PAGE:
The Spy Booth is a Banksy story that keeps unfolding with twists and turns at every corner.

First came the uplifting news story early on in the week that the Cambridge community might now be able to save their artwork from going into the hands of a London Gallery and their American investor client and keep it on the corner of Fairview and Hewlett Road.

The local businesswoman Angela De Souza’s efforts to raise funds locally through the Save The Banksy Campaign proved successful when local businessman Hekmat Kaveh rather generously came forward to purchase it.

Then there were alarming reports that the Spy Booth had been vandalised with graffiti. The mural was defaced with large scrawlings in silver and red spray paint. Passersby that saw the artwork claimed it was destroyed.

We have a curious situation here, graffiti being vandalised with more graffiti.

One version of graffiti is art, the Banksy is valued at $1.8 million US Dollars the other is not art but just graffiti or an act of criminal damage.

Locals keen to rescue the Banksy tried to remove the graffiti using toothbrushes and cloths. This public spirited act could well have done damage too. Clearly the artwork needs to be restored properly and no doubt experts will be called on to restore it properly.

Bansky used protective paint over his artwork and according to Mr Kaveh as long as the silver paint graffiti does not seep through the anti-graffiti paint it should be unharmed.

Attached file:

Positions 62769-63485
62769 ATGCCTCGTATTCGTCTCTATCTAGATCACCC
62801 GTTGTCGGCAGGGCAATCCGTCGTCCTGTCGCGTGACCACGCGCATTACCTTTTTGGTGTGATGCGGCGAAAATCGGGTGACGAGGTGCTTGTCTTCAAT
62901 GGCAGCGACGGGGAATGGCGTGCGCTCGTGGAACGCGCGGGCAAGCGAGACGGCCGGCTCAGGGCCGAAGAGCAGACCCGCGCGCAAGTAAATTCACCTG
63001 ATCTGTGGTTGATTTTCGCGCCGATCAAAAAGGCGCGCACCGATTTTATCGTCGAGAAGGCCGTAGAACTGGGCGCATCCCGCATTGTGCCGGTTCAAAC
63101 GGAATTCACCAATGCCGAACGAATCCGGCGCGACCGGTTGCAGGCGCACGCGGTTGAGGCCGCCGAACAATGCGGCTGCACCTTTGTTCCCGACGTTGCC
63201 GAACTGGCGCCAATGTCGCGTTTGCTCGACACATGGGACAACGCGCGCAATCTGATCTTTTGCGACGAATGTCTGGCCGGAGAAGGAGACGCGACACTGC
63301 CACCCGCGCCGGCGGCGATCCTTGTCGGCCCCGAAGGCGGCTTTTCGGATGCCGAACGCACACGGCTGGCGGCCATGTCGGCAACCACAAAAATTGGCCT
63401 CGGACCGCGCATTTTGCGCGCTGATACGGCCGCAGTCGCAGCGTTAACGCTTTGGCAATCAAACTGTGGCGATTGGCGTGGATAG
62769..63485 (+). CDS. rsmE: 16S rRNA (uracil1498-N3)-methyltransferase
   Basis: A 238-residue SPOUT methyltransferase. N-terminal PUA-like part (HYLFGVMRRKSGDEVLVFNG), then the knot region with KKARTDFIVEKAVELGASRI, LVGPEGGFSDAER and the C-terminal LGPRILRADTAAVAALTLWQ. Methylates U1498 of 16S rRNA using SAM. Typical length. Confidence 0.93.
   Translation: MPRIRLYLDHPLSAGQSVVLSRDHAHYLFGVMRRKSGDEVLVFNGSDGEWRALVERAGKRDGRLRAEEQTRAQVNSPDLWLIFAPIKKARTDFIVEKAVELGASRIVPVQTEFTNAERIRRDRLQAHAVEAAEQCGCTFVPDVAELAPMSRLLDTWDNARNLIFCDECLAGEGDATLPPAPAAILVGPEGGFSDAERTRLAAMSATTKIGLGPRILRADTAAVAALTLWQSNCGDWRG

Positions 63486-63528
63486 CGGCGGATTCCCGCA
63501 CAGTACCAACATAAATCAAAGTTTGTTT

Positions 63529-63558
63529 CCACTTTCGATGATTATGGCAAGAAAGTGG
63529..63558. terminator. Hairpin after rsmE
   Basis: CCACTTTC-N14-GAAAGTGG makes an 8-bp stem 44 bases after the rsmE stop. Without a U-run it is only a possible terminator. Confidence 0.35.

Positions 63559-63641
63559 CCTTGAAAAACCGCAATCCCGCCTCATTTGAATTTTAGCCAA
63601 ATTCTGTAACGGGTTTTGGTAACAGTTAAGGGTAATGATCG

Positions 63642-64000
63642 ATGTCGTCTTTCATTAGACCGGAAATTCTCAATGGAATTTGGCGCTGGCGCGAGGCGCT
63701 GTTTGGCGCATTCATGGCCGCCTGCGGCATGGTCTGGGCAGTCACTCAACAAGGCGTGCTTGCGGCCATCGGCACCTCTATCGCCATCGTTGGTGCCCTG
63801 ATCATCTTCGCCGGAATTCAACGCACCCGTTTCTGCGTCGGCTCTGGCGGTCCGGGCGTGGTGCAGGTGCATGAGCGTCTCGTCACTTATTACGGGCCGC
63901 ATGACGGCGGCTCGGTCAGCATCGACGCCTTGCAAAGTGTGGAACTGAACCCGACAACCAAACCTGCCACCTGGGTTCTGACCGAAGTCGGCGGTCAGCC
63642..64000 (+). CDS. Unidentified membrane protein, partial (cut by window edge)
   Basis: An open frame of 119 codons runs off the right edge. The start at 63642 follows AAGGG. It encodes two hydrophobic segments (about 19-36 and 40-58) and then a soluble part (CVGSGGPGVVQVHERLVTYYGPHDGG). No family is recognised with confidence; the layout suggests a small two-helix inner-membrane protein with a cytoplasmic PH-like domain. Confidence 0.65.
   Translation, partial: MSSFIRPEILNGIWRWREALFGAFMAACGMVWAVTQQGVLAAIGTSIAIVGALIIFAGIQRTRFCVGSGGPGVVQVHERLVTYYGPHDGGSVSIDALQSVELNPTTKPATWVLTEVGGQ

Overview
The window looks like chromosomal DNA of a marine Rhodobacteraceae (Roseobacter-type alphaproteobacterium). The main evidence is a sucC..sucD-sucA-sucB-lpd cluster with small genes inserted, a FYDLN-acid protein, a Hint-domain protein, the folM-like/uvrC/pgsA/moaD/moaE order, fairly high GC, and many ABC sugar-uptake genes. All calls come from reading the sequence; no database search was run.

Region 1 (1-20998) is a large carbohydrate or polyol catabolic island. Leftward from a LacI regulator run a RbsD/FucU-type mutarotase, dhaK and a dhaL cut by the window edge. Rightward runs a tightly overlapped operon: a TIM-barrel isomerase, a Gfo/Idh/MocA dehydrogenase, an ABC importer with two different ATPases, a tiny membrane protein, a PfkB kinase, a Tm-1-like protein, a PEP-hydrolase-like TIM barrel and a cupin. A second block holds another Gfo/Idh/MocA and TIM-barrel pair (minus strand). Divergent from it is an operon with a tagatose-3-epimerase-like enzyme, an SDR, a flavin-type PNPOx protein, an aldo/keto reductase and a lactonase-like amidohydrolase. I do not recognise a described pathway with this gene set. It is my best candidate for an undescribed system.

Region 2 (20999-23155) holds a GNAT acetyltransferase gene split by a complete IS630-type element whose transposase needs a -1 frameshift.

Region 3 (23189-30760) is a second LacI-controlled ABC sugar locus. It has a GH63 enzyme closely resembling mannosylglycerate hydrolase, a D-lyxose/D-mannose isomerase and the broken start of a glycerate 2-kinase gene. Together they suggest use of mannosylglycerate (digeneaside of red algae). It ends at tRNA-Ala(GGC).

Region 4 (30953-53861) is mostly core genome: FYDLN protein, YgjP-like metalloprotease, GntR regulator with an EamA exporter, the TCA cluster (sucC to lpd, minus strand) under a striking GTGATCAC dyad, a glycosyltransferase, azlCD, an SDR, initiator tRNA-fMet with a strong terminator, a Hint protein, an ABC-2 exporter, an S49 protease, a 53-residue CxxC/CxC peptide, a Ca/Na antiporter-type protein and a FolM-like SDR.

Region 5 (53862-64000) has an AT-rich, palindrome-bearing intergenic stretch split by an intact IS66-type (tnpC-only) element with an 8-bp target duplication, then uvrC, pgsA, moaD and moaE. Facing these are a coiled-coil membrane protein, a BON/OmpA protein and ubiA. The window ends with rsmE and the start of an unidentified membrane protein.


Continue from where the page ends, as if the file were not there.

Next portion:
So we have art donors coming forward to save art for their community, keeping alive the debate about what is public art and we have the same story about the problems of protecting public art, a very important live issue and not just an excuse to flog street art painted on private property; art in public spaces is at risk of mindless criminal damage by those who just want to ruin it for everyone else.

Only the mysterious Banksy could get the debate going this way. His artwork often sensational and provocative, described as subversive, tackles challenging themes such as war, consumerism, capitalism and greed. This time it was surveillance by the GCHQ. This time our attention has been completely diverted away from the political message and is instead on the big question of what is street art and who owns it.

Like the thrilling pace of a spy novel, there is now a race to save the Spy Booth from lasting damage and the police are now on the look-out for the vandals. What is going to happen next? It’s a page turner.